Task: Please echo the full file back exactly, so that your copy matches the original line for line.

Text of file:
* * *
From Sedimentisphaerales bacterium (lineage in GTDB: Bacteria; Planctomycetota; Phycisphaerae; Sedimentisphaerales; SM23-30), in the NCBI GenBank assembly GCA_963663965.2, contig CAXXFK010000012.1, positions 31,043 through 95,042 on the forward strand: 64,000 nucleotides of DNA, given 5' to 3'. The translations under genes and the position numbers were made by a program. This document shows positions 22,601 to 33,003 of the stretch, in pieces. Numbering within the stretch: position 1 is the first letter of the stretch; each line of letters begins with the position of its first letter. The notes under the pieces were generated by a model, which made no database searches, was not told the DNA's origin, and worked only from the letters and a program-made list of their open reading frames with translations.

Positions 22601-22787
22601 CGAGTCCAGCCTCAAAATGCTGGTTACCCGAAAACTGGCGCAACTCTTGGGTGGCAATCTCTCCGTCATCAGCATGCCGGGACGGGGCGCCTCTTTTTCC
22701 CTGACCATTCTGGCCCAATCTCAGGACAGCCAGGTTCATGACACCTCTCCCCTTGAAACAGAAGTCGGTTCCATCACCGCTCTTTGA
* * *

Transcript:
From Sedimentisphaerales bacterium (lineage in GTDB: Bacteria; Planctomycetota; Phycisphaerae; Sedimentisphaerales; SM23-30), in the NCBI GenBank assembly GCA_963663965.2, contig CAXXFK010000012.1, positions 31,043 through 95,042 on the forward strand: 64,000 nucleotides of DNA, given 5' to 3'. The translations under genes and the position numbers were made by a program. This document shows positions 22,601 to 33,003 of the stretch, in pieces. Numbering within the stretch: position 1 is the first letter of the stretch; each line of letters begins with the position of its first letter. The notes under the pieces were generated by a model, which made no database searches, was not told the DNA's origin, and worked only from the letters and a program-made list of their open reading frames with translations.

Positions 22601-22787
22601 CGAGTCCAGCCTCAAAATGCTGGTTACCCGAAAACTGGCGCAACTCTTGGGTGGCAATCTCTCCGTCATCAGCATGCCGGGACGGGGCGCCTCTTTTTCC
22701 CTGACCATTCTGGCCCAATCTCAGGACAGCCAGGTTCATGACACCTCTCCCCTTGAAACAGAAGTCGGTTCCATCACCGCTCTTTGA